Multi-level Marketing (NETWORK MARKETING) company Amway, which distributes its items through contacts with ordinary people, instead of through stores and superstores, is under the government’s scanner. The issue is whether the American giant, and numerous other companies like it, serve as a Ponzi scheme, each distributor getting rewards including more representatives to the network
The government’s Foreign Investment Promotion Board (FIPB) is now trying to figure out whether to eliminate Amway’s permission to operate in India. That is unnecessary, for a number of reasons. Amway is not the only NETWORK MARKETING business in India. There are numerous others, including some domestic players over which FIPB has no jurisdiction.
Ceasing Amway from doing business will certainly not protect against some other member from providing incentives to suppliers to hire other representatives. In any case, it makes no sense to prohibit economic task when it is legitimate. India is now struggling to draw in overseas direct financial investments, to balance its expanding trade deficit. In that climate, prohibiting companies and disrupting financial investment movements is a bad concept.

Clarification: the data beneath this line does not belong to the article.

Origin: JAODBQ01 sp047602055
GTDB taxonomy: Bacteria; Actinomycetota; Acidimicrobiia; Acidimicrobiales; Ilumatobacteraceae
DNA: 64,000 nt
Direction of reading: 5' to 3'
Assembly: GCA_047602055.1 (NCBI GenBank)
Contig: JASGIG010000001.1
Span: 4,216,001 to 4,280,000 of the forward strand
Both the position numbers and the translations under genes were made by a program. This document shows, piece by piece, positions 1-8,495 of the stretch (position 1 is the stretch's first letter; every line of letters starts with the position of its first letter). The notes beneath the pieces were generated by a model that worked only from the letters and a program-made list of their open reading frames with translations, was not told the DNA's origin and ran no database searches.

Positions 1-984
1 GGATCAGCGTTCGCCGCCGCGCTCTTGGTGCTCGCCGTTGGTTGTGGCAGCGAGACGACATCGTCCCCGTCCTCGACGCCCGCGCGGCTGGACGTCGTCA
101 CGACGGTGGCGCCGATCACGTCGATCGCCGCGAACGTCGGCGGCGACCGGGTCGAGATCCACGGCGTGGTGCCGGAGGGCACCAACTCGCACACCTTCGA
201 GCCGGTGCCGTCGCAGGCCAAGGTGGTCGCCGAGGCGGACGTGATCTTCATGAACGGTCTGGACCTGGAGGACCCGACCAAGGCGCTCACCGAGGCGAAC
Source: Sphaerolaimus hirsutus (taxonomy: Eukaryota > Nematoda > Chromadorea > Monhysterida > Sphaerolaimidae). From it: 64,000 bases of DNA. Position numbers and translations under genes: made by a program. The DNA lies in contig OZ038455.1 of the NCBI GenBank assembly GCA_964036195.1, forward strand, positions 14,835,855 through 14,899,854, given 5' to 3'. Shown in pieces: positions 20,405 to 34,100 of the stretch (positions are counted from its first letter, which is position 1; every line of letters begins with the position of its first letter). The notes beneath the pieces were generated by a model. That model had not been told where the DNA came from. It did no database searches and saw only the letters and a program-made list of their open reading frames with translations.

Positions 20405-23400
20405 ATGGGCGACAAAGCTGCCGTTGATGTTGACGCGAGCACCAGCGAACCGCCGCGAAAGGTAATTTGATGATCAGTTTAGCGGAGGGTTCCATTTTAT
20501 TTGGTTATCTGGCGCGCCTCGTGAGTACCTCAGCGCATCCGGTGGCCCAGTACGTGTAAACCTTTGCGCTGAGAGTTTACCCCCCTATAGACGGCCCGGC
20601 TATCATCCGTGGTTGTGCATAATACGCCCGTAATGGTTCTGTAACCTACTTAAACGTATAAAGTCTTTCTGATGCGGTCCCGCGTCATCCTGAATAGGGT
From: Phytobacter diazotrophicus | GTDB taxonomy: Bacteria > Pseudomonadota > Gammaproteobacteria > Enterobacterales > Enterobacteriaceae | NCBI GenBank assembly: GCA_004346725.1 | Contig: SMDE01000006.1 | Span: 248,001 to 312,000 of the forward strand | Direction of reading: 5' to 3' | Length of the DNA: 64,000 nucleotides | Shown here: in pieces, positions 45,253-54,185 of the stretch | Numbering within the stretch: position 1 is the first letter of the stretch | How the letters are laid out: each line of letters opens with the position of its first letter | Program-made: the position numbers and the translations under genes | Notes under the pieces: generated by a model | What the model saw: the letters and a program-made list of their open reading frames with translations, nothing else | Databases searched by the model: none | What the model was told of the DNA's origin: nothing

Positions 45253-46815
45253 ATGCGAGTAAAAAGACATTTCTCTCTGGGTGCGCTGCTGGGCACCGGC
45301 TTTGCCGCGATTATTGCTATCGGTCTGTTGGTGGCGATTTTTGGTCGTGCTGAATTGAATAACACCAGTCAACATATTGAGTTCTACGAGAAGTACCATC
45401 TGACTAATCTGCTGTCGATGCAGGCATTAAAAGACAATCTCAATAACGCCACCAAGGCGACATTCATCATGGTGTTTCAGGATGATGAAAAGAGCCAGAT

For NETWORK MARKETING business, the government ought to provide clear standards about exactly what make up genuine business practices, which produce economic advantages and exactly what is simply a method of rolling over stock and earnings by roping in more representatives, in a pyramid scheme. Enforced correctly, such guidelines will help create a flourishing market for Indian and foreign MLM companies.